Skip to main content

Clifford Chance

Clifford Chance
Artificial intelligence<br />

Artificial intelligence

Talking Tech

Trouble in the cockpit? Popular AI tool faces class action lawsuit

Artificial Intelligence Intellectual Property 20 December 2022

A class action against GitHub Copilot has been filed alleging violations of the rights, including copyright, of authors that have created or contributed to codebases stored as public repositories on GitHub.

GitHub Copilot was released to the public earlier this year. The tool operates as a plugin for Visual Studio and similar IDEs and offers software developers 'auto-complete' functionality. By simply starting to type (e.g. a function definition and parameters), Copilot will suggest lines of code in real time. The developer then simply checks that the code does what they intended.

We considered the possible IP implications at the time of the public launch, raising the possibility that training the algorithm may have infringed copyright in developers' code and that code written with Copilot's assistance could be vulnerable to third-party infringement claims.

Now, a lawsuit against the companies behind the tool has been filed in California. The complaint alleges that GitHub, Microsoft (which owns GitHub) and OpenAI (the AI lab responsible for ChatGPT, DALL-E 2 and GPT-3) have violated the rights of individuals who have posted their code to public GitHub repos (shorthand for 'repository', being a place where code is stored, and changes can be tracked). The suit, seeking class-action status, targets both Copilot and OpenAI's Codex tool, which provides the technology underlying Copilot.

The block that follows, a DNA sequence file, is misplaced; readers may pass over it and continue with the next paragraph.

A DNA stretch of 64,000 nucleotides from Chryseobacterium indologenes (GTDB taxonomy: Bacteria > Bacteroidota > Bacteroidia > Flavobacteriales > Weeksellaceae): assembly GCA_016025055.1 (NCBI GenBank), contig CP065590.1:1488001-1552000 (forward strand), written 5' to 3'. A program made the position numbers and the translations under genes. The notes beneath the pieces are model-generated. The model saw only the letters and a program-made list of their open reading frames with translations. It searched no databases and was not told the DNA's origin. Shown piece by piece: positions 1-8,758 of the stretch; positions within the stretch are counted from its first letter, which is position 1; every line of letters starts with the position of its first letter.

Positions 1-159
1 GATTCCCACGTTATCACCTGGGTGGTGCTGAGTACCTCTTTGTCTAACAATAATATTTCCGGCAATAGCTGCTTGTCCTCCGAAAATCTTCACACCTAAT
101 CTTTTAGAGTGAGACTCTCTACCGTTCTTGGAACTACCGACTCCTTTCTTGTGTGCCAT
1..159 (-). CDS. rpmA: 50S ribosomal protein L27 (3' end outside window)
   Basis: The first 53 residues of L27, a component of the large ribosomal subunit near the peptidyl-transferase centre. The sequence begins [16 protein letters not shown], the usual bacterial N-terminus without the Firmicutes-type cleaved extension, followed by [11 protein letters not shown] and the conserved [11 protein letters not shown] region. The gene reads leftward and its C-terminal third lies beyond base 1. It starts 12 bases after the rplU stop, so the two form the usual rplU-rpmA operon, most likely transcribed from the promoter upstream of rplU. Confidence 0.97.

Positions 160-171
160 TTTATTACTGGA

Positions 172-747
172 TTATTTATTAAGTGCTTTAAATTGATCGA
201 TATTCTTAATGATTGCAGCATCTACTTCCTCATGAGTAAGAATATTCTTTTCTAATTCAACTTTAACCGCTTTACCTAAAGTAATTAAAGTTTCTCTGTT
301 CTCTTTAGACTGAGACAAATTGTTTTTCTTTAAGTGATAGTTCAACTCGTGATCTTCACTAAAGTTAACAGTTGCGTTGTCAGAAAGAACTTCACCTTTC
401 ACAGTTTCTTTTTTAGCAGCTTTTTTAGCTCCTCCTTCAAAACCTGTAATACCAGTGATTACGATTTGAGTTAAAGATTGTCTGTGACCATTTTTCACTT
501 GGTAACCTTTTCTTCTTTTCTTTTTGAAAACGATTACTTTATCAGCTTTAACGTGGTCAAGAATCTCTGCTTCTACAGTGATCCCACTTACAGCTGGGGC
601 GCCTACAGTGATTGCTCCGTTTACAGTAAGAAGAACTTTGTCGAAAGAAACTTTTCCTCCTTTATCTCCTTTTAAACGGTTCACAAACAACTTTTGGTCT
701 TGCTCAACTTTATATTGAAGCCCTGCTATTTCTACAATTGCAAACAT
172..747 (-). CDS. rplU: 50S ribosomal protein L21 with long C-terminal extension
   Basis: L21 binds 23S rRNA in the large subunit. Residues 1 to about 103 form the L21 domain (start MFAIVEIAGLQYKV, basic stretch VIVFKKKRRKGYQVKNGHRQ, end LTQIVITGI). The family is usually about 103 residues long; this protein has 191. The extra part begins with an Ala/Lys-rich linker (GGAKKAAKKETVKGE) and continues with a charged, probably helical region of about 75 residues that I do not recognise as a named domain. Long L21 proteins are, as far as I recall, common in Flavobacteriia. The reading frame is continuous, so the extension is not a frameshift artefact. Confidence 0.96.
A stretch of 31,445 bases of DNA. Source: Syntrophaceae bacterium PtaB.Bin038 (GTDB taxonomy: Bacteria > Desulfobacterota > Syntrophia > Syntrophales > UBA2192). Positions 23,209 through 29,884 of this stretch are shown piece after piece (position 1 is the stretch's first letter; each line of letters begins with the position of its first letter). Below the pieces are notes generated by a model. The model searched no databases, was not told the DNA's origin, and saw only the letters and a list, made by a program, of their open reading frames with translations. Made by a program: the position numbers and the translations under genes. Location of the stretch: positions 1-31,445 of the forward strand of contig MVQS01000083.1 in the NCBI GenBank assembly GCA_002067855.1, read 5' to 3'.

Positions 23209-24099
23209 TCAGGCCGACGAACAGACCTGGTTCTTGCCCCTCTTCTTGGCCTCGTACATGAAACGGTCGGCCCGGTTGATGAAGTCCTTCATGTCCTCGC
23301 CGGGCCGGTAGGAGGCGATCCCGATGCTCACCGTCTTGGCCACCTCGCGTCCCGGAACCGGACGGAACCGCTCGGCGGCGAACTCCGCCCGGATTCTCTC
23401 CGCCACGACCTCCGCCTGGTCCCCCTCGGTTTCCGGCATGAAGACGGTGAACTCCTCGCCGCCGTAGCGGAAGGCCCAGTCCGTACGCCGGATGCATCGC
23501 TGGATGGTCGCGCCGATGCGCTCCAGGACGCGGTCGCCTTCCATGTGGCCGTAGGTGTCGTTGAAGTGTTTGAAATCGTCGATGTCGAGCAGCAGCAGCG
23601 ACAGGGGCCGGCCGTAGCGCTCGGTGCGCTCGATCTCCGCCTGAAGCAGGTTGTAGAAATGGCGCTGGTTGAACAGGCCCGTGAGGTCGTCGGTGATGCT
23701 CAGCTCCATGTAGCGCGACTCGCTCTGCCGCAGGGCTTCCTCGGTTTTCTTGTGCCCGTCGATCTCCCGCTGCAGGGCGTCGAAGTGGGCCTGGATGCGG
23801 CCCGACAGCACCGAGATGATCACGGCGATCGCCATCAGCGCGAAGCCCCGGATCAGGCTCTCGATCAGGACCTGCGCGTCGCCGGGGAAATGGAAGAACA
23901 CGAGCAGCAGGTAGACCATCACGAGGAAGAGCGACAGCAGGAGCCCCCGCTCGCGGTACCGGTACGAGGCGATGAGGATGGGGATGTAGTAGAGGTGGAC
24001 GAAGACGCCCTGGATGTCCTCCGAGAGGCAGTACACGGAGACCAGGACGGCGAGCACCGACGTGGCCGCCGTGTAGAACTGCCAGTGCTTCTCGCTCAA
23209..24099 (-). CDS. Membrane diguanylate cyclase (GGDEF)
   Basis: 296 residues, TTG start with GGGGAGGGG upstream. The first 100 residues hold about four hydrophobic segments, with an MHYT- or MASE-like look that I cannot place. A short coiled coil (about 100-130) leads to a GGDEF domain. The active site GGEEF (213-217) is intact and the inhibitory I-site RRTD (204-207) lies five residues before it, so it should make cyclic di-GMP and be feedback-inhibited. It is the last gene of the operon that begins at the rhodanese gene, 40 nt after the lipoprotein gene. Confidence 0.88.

Purported evidence of utilising GitHub repo content

The class action's factual arguments rely on an observed pattern that Copilot appears to output snippets of code from certain repos verbatim. The plaintiffs observe, for example, that an extract from a popular JavaScript self-learning programme are blindly included by Copilot, including comments and code test execution (which are extraneous to the function itself). This particular learning programme is typically forked (copied verbatim as a starting point for a new codebase) by those undertaking the module.

As the class action complaint sets out, this means there are an unusually high number of instances of the tutorial code extract on GitHub and, in turn, the training data for the AI. This allegedly causes Copilot to autocomplete functions containing the entire tutorial extract, complete with tests for the functions and, apparently, question marks where the user of the tutorial had been expected to provide their own answer.

The plaintiffs deploy this observation like a 'Mountweazel trap' to suggest that the Copilot relies on indexed harvested complete code snippets rather than intelligently generating code in real time.

Legal arguments

The complaint makes three primary accusations:

  • DMCA violations – The class action alleges that Copilot violates provisions of the Digital Millennium Copyright Act by distributing copyrighted works without any copyright information i.e. distributing the snippet without including the licence and author information.
  • Breach of contract – By omitting to reproduce open licence notices when code snippets are 'suggested', Copilot violates the conditions of such licences, by which the original code had been made available to Copilot/Codex.